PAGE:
Arithmetical progressions are always a surprise to the uninitiated. For example, the old one about getting rich in one month. All you need do is save one cent the first day, two cents the second, four the third,
and so on, doubling the amount of your savings each day. Of course, toward the end of the month it gets rather hard, particularly on the last day, when you must save more than $5,000,000. But then your total fortune after 30 days will be more than ten and three-quarters millions.
A variation of that one is to offer to work for one year at a salary of 1 cent the first week, 2 cents the second, and so on. That appeals to some employers, but always ask for a bond to insure payment of the last week’s salary. For that final week’s pay will be some 1,500 times all the money in the world, and the year’s earnings will come to some 40,000 billion dollars.
By the way, there is an easy way to get the total of any series of progressions such as the above. Just multiply the last number by 2 and subtract the first. For example, if your series is 1, 2, 4, 8, 16, 32, 04, 128 they total 255, while twice 128 is 250 and subtracting the first number gives 255.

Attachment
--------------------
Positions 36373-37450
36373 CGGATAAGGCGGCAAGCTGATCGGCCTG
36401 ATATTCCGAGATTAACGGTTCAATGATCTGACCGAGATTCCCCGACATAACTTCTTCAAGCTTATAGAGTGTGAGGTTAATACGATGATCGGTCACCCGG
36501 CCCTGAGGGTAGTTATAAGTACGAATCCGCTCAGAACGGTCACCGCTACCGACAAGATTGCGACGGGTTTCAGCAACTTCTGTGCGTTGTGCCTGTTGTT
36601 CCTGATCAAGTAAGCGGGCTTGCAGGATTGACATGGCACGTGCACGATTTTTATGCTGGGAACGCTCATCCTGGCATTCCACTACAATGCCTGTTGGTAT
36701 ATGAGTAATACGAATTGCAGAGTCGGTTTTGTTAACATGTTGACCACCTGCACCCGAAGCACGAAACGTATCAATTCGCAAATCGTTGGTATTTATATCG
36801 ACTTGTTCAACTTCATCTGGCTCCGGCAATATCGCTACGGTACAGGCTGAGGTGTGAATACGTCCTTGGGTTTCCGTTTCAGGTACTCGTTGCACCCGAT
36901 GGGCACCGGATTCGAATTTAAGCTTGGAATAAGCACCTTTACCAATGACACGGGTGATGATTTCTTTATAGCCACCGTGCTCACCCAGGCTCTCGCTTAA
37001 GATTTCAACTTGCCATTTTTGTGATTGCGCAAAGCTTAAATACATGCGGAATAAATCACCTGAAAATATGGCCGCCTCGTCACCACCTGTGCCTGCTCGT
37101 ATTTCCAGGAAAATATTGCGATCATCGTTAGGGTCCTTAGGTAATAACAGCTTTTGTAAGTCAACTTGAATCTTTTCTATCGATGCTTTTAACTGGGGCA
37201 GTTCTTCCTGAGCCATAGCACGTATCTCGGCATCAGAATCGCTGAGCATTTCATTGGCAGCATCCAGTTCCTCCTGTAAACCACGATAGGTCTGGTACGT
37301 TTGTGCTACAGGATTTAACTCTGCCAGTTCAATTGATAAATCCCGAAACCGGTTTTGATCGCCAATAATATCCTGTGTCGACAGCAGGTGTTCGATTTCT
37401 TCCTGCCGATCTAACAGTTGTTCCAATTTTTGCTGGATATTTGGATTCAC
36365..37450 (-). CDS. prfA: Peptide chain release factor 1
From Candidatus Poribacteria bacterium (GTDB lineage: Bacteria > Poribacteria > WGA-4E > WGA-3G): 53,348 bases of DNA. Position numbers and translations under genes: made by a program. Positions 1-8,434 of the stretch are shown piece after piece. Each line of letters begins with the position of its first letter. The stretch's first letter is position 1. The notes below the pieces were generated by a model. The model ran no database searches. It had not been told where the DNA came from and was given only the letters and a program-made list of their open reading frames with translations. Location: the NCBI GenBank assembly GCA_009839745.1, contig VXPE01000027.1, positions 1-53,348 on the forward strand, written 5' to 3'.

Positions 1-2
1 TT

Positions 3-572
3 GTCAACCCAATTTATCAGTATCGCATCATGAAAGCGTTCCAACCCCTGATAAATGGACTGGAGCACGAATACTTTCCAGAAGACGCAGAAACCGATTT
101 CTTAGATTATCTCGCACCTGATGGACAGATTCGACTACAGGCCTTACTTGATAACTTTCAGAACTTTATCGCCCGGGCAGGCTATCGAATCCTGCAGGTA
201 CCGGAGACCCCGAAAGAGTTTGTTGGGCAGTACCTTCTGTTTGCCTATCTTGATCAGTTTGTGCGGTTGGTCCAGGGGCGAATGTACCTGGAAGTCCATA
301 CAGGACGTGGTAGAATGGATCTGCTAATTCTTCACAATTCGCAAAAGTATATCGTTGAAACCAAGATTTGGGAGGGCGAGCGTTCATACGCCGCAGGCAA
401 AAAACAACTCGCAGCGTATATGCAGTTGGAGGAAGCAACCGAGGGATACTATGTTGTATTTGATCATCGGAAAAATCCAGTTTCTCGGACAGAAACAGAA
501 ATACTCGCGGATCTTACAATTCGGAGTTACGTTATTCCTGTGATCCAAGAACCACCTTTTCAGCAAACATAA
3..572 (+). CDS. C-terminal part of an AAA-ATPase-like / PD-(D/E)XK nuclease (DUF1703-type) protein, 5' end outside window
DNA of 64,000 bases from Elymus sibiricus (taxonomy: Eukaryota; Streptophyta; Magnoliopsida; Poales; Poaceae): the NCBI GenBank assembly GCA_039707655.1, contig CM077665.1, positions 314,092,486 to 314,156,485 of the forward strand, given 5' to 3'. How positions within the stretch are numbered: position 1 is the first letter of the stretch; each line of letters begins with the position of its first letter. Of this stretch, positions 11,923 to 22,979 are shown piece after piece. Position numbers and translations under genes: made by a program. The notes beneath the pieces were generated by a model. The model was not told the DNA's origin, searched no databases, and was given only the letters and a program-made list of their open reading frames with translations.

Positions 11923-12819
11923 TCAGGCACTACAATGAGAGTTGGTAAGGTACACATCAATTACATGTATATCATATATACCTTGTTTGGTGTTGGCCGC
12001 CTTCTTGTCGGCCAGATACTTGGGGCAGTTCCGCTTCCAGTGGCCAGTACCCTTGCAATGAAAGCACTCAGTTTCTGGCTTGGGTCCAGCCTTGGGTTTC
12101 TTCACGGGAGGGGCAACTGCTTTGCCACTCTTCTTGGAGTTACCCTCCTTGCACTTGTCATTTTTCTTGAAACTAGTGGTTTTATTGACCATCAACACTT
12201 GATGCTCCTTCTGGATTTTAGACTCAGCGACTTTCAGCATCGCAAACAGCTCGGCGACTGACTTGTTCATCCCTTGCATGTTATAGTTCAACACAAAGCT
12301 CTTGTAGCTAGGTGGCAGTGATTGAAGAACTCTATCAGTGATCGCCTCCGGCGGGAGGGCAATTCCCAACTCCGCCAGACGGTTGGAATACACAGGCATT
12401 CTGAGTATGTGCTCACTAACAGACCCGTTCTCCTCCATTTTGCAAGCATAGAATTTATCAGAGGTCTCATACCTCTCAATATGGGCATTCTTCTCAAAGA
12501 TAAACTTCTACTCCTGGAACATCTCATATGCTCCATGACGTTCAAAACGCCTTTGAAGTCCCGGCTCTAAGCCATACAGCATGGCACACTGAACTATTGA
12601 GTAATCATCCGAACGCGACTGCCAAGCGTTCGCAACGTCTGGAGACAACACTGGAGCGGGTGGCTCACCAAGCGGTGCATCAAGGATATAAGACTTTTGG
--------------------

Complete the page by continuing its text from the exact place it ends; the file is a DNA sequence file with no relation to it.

The “Take-Away” Stunt
A good parlor game with checkers, matches or other counters is the take-away game. You place 15 counters in a pile and invite an opponent to alternate with you in taking away one, two or three at a time, the object being to force the loser to take the last counter. The trick is to leave five on your next to the last draw, then you can force him to take the final one.
A companion of the story of the Turks and the Christians is the equally ancient one of the Arab who died and left 17 camels to his 3 sons. His will stipulated that the eldest son should have one-half the estate, the second son one-third and the third son one-ninth. As 17 is not divisible by 2, 3, or 9, the sons borrowed a camel from a neighbor, put it with their father’s 17, and proceeded to divide. The eldest son took 9 for his half, the second son got 6 for his third, and the third son 2 for his ninth, 9, 6 and 2 totaling 17, whereupon they returned the borrowed beast to its owner. A little calculation will show the eldest son was entitled to 8-1/2 camels, but got 9, so he profited by the deal. The second son was entitled to 5-2/3 camels, but got 6, so he profited. And the third son was entitled to 1 8/9 camels, but got 2, so all three actually got more than their share.
The solution, of course, is that 1/2 plus 1/3 plus 1/9 only totals 17/18, or less than their father’s whole fortune.